Sir, The article by Horst Kohler of the International Monetary Fund and James Wolfensohn of the World Bank in support of the multilateral trading system and the Doha round is welcome, especially as it belatedly repairs important sins of commission and of omission by these Bretton Woods institutions ("We can trade up to a better world", December 12).
The sins of commission were different for the two institutions. The IMF's was indirect. Having encouraged the hasty adoption of capital account convertibility in the developing countries, the IMF played a role in the creation of the Asian financial crisis, while compounding it through mistaken conditionality in the year thereafter. The enthusiasm for trade liberalisation was crippled in the region, and elsewhere, because few bothered to distinguish between dangers posed by freed capital flows and the more certain gains from freer trade.
But the World Bank's sin of commission has been disconcertingly direct. Under its present leadership, the Bank has encouraged, in several statements that we have quoted in our writings (eg, OECD Observer, May 2002), the developing countries to think that their trade barriers are less than those of the developed countries and that it is therefore hypocritical and a manifestation of "double standards" to ask them to reduce these barriers.
We have repeatedly attacked this "fallacy of description" and the resulting "fallacy of prescription" that has reinforced the determination of the developing countries to hold on to their trade barriers.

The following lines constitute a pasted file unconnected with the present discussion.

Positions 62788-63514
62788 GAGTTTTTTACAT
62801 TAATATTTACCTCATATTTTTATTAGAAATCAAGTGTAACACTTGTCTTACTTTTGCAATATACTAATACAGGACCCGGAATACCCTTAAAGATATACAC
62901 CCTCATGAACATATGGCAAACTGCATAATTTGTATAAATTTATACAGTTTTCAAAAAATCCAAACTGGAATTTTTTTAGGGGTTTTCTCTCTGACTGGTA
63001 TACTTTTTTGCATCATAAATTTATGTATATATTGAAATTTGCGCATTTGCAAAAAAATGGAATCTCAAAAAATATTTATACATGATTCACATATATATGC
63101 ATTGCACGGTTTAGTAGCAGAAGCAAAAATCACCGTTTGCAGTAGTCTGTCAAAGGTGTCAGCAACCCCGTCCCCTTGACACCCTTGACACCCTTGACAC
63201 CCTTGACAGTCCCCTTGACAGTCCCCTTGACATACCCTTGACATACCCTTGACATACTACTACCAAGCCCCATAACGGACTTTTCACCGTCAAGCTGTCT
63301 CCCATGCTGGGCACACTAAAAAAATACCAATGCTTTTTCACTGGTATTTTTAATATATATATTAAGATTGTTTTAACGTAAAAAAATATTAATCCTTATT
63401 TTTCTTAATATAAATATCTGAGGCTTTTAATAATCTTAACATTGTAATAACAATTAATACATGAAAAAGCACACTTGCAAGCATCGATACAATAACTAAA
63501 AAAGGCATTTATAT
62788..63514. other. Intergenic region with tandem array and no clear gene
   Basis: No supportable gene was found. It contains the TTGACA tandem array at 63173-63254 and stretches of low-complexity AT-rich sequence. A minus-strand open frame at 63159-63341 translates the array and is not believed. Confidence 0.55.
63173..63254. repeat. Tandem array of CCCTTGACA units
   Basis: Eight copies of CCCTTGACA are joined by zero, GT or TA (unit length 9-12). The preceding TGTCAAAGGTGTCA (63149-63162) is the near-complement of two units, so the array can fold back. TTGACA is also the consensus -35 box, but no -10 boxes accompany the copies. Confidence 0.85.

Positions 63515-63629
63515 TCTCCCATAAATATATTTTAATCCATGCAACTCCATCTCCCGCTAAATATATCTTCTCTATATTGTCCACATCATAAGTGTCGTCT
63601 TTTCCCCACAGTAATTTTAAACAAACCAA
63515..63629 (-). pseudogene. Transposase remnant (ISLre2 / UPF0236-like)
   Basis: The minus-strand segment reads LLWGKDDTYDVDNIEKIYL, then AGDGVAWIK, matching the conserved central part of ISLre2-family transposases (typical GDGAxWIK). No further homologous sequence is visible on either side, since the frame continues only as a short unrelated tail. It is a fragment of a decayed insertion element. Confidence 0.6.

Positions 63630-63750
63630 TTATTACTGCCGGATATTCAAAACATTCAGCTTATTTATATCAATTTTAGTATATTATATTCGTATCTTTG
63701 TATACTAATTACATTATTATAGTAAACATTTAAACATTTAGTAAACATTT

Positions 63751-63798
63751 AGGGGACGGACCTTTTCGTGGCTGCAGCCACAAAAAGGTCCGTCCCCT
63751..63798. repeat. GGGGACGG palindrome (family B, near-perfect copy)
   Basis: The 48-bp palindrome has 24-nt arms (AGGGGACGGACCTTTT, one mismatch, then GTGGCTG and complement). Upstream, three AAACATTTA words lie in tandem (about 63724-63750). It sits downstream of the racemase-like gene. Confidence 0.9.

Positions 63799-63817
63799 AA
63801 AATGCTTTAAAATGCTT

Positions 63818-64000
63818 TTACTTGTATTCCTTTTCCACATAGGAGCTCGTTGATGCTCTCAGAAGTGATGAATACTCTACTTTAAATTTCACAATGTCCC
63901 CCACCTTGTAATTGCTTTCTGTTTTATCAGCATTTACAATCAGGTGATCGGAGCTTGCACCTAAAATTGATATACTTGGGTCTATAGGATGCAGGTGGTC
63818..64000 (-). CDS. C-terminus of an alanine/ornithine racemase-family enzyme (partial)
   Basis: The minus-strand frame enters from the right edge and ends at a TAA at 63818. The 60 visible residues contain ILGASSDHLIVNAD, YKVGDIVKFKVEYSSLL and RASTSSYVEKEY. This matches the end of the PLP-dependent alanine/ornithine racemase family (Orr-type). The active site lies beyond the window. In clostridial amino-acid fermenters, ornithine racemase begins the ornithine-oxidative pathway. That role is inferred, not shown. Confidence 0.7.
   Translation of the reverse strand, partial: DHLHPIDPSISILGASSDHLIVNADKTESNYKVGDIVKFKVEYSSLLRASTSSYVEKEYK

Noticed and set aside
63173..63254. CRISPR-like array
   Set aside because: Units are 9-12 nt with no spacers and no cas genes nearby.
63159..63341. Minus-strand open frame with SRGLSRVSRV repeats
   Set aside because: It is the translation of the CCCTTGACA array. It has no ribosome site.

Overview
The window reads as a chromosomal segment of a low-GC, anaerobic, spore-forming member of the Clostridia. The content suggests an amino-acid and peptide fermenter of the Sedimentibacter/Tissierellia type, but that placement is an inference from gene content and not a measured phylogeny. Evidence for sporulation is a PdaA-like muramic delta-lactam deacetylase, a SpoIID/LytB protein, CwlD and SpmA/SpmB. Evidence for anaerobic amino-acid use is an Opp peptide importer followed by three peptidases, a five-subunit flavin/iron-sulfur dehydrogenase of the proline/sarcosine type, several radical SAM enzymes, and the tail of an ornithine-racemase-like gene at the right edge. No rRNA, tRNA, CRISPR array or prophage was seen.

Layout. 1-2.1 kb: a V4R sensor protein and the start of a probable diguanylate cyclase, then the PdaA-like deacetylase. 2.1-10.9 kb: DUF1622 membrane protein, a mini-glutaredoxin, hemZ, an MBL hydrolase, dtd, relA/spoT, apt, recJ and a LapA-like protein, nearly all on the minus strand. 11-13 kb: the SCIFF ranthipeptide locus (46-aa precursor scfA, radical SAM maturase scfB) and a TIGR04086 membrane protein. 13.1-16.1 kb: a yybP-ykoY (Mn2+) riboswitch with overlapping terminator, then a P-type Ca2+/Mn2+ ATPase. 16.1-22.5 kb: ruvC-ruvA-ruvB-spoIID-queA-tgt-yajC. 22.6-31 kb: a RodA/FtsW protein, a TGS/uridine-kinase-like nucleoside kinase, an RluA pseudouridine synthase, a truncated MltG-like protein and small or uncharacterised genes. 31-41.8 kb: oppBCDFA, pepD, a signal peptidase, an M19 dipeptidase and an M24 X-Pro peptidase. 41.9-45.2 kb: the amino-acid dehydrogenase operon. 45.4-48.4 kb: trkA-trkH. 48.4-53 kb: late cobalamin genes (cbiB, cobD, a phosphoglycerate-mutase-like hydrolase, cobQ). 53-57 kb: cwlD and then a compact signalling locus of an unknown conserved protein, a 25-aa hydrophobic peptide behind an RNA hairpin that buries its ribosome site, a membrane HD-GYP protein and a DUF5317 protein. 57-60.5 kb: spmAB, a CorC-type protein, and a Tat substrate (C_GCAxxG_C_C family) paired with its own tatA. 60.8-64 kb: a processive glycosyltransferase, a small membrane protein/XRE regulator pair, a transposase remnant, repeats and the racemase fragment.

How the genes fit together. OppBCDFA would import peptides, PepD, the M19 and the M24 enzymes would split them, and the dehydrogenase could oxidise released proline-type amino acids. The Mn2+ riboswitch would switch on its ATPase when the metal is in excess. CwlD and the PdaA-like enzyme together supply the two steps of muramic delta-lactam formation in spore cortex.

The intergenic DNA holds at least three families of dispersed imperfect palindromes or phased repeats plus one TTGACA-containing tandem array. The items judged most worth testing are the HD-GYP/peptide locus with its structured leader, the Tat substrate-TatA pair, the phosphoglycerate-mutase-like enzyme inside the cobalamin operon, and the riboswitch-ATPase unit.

It is good to see therefore that the World Bank's leadership, and not just its excellent technical staff, now recognises that the developing countries should continue to reduce their own trade barriers.
But the sin of omission has been equally crippling. One of us (Bhagwati) has written over the years that, while the developed countries that have liberalised trade over five decades have evolved schemes of adjustment assistance to cope with the possible disruptions from trade liberalisation, the developing countries, whose trade liberalisation is much more recent, have not.
But where would they get the funds to finance such adjustment assistance? Evidently, they must come from institutions such as the World Bank. It is good to see that, after years of silence and neglect, the Bank is responding to these proposals.
The IMF's idea of assisting countries that run into balance of payments difficulties from trade liberalisation is good. But the lobbying opposition to trade liberalisation, as in the developed countries, is likely to come from the import-competing sectors. Adjustment assistance for them, something the World Bank can provide, is also necessary.
Jagdish Bhagwati, Professor, Columbia University Senior Fellow, Council on Foreign Relations.